Blonde is not interested in Channel ORANGE‘s California sunshine. These songs don’t even remotely ring as fictitious. Frank has some things to get off his chest. “I thought that I was dreamin’ when you said you loved me” he sings on “Ivy,” a song about making mistakes and learning, growing up slowly but surely. Frank is more candid than ever, confessing “I could hate you now, it’s all right to hate me now,” atop a guitar-heavy production courtesy of Jamie xx and former Vampire Weekend bandmate Rostam. “Pink + White” reinforces Blonde‘s commitment to guitar, drum, and piano. In one minute, the song is dreamy, lofting along deliberate and delicate piano keys and cymbal taps. As soon as it feels settled, “Ivy” introduces another element in the strum of an acoustic guitar. This bait-and-switch becomes a steady theme of the album. Nothing remains the same for too long. “Self Control” pairs Frank’s supple R&B vocals with an omnipresent guitar, providing the song’s bass, treble, and everything in-between. It’s a subtle gut-punch of a song, with Frank reflecting on the dissolution of a relationship. He sings “I came to visit, ’cause you see me like a UFO / That’s like never, ’cause I made you use your self control / And you made me lose my self control.” Frank racks his brain, nonchalantly brushing off this on-again, off-again love by saying “It’s nothing, it’s nothing.” The song drifts off into the distance. Then it changes. Frank can’t help but hold onto songs, and the same goes for people. Above a dreamscape of guitar and reverb, Frank proclaims “I, I, I / Know you gotta leave, leave, leave / Take down some summer time / Give up, just tonight, night, night.” Frank is hiding his true feelings, the hurt of still not being over unrequited love. You can almost hear Frank swallowing the frog in his throat, never more comfortable to hide amongst the noise.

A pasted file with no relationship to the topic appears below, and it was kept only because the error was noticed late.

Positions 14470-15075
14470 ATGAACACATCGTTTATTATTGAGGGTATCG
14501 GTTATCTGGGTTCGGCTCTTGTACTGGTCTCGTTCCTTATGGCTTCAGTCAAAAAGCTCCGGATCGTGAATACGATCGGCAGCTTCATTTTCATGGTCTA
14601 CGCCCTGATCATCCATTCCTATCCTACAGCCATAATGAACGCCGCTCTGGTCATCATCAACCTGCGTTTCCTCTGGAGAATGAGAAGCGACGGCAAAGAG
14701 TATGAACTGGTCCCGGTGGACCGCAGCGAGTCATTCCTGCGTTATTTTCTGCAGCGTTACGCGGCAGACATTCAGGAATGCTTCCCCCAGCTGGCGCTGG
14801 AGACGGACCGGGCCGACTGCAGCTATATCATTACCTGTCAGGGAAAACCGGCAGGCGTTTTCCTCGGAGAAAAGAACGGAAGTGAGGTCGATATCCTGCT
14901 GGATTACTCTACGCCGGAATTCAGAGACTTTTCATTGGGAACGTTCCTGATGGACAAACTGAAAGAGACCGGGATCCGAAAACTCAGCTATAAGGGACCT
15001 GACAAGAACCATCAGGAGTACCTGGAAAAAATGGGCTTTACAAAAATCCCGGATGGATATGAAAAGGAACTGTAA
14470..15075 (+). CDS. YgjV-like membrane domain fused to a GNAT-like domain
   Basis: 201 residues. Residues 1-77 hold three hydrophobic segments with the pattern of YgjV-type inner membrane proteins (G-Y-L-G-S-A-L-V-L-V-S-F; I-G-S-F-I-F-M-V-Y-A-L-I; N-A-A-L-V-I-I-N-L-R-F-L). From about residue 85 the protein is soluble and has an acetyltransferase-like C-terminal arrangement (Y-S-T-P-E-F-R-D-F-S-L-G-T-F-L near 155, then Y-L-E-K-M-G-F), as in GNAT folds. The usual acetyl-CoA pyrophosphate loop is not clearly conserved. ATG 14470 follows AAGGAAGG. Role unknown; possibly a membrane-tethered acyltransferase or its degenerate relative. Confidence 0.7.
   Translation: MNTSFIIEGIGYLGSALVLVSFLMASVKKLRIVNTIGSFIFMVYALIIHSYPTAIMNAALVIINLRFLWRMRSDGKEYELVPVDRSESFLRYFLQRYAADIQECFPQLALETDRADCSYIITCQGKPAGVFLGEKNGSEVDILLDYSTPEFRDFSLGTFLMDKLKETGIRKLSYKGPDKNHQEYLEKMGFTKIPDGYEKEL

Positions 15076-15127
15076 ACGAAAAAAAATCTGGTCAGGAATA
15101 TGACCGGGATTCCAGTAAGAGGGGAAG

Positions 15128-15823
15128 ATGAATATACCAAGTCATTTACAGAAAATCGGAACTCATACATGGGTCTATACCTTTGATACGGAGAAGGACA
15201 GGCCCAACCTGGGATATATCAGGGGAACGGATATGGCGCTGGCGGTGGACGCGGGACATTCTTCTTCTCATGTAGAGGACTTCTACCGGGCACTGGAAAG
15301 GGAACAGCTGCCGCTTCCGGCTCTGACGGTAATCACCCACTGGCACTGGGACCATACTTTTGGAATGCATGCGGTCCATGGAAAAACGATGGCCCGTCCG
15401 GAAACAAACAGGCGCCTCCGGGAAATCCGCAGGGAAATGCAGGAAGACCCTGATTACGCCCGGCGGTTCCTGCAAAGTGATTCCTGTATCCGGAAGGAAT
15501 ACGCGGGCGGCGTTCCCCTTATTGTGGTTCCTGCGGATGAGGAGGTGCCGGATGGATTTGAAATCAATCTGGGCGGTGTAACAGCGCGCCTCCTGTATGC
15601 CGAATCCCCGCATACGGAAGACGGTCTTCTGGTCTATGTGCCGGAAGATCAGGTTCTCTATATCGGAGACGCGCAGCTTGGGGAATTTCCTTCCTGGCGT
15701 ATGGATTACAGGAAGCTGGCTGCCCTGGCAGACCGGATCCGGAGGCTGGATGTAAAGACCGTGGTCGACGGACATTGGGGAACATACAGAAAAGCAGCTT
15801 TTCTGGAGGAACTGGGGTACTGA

The first ninety seconds of “Nights” is the closest Blonde gets to the beach. The beat clangs lazily, a head-bopping skip to it’s step. Frank raps “Can’t keep up a conversation / Can’t nobody reach you / Why your eyes well up? / Did you call me from a seance? / You are from my past life / Hope you’re doin’ well bruh.” Frank’s songwriting can sometimes reach Zodiac-like levels of cryptography. Someone is trying to reconnect with Frank after a long period of silence, but Frank has moved on; in fact, he’s so far removed from this relationship that he came to the realization he’s dead to this person. He must be reaching him via seance. In the song’s hook, Frank elaborates, singing “Know them boys wanna see me broke down and shit / Bummed out and shit, stressed out and shit / That’s every day shit / Shut the fuck up I don’t want your conversation / Rollin’ marijuana that’s a cheap vacation / My every day shit, every night shit, every day shit.” This could mean a lot of different things. Frank is no stranger to attack. He received countless homophobic messages following his life-changing tumblr post prior to the release of Channel ORANGE. More obviously, for four years he was harassed on the daily, unable to exist online without fans begging, pleading, screaming for more music. How can you not be bummed out? Stressed out? Some people relax by going to the spa. Some take a vacation, others spend time at home at let responsibility wash away. Some people smoke weed. It’s a cheaper vacation than most. But as Frank acknowledges, smoking weed becomes repetitive to the point of being a chore, as do most things in life. You can escape any number of things, but life is not one of them.